blaze Meaning in the Cambridge English Dictionary
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Meaning of “blaze” in the English Dictionary

"blaze" in British English

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blazeverb [I]

uk   us   /bleɪz/
to ​burnbrightly and ​strongly: The ​sun was blazing down that ​afternoon. literary to be ​brightlylit or ​full of ​colour: Isaac's ​eyessuddenly blazed withanger. When a ​gun or a ​person using a ​gun blazes, the ​gunfires and ​continuesfiring: The ship's ​guns blazed at the British as they ​tried to ​run for ​shore.
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blazenoun [C]

uk   us   /bleɪz/

blaze noun [C] (FIRE)

a ​large, ​strongfire: Firefighters took two ​hours to control the blaze.

blaze noun [C] (STRONG EFFECT)

a blaze of sth something that has a very ​powerful or ​noticeableeffect: The ​garden is a blaze of ​colour in ​autumn. His ​book was ​launched in a blaze of ​publicity.

blaze noun [C] (MARK)

a ​whitemark on the ​face of a ​horse or other ​animal
(Definition of blaze from the Cambridge Advanced Learner’s Dictionary & Thesaurus © Cambridge University Press)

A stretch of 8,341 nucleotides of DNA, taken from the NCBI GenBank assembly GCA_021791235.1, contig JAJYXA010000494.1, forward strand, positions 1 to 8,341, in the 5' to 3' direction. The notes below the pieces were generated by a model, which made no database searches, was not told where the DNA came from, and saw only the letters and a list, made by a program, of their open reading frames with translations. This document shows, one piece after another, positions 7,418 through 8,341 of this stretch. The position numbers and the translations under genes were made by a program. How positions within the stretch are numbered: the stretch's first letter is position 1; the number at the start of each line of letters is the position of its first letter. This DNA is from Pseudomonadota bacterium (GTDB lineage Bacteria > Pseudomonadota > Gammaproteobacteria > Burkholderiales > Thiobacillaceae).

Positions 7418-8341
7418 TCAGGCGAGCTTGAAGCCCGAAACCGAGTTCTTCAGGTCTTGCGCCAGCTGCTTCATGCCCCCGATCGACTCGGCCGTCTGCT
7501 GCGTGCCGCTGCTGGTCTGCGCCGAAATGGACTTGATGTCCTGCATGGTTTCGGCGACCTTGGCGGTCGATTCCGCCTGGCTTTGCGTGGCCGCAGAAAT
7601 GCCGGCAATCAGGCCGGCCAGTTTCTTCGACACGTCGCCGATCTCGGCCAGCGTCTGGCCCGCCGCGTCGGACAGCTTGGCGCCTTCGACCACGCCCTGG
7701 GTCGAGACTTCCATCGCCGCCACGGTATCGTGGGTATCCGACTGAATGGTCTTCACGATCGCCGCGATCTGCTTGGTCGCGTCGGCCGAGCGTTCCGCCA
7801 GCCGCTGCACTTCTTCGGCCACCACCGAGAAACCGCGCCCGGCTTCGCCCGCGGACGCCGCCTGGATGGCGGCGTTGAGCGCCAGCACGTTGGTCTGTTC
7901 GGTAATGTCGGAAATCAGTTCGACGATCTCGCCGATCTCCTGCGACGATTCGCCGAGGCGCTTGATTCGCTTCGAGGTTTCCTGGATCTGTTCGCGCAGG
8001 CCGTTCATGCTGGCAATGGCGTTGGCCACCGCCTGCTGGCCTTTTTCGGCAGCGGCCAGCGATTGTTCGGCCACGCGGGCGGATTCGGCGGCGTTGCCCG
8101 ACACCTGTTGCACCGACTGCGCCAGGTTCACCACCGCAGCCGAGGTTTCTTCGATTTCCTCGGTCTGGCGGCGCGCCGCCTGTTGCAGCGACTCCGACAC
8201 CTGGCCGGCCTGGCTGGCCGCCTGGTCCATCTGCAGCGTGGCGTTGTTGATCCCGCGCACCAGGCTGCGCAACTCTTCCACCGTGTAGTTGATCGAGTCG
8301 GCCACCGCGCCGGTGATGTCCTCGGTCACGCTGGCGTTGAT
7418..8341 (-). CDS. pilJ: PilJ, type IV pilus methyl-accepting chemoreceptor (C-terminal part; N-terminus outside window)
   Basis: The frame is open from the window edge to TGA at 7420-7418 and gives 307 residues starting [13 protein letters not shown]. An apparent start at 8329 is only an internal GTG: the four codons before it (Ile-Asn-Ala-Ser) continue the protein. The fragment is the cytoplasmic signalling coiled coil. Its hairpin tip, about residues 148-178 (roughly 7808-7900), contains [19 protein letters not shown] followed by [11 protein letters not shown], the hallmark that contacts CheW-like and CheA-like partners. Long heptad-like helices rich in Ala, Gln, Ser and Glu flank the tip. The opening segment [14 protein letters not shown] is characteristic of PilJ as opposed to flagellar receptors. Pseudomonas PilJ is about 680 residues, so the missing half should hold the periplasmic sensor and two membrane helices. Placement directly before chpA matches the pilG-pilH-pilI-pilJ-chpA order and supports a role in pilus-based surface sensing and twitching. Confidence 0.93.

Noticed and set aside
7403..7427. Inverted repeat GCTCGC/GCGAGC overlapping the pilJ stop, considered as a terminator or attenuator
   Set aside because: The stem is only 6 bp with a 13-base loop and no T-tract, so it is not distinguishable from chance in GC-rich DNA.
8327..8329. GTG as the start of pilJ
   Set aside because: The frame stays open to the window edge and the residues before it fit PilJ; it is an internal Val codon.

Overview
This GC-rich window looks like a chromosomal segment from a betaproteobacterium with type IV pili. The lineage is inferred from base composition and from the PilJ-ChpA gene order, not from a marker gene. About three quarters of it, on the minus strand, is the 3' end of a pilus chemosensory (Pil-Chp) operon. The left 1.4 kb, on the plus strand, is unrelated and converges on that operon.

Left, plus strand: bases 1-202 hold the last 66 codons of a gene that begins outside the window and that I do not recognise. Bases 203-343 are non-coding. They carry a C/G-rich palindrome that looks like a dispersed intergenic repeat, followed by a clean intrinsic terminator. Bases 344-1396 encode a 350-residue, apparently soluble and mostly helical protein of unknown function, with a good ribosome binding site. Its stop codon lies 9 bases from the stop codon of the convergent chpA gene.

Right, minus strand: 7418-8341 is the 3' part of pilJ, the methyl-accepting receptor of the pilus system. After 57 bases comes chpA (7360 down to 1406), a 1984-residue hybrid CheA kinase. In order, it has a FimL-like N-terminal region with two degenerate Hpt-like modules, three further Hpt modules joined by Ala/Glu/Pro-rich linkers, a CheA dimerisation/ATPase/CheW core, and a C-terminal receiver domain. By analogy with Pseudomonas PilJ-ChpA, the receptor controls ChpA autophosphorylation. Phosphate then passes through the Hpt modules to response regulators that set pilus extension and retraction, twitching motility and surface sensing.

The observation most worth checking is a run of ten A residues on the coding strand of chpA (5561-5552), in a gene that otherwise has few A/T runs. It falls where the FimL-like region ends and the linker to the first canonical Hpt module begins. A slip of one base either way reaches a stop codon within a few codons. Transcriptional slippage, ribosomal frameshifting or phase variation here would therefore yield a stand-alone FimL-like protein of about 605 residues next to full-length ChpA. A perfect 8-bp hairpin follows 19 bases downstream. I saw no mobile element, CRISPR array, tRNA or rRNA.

"blaze" in American English

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 us   /bleɪz/

blaze verb (BURN)

[I] to ​burnbrightly and ​strongly: The ​fires blazed for ​days. [I] If someone’s ​eyes blaze, they ​seem to ​shinebrightly: Her ​eyes blazed with ​anger.

blaze verb (SHOW THE WAY)

[T] to make a new ​path or way by ​marking it so that ​others can ​follow: It took the Cherokee two ​years to blaze a ​trail between Texas and Kansas. fig.Science blazed the ​trail that ​opened up ​spaceexploration.
adjective  us   /ˈbleɪ·zɪŋ/
They ​worked all ​day in the blazing ​sun.

blazenoun [C]

 us   /bleɪz/

blaze noun [C] (FIRE)

a very ​bigfire: Three ​firecompaniesfought the blaze. A blaze is also a ​bright show of something: Times Square is a blaze of ​lights.
(Definition of blaze from the Cambridge Academic Content Dictionary © Cambridge University Press)
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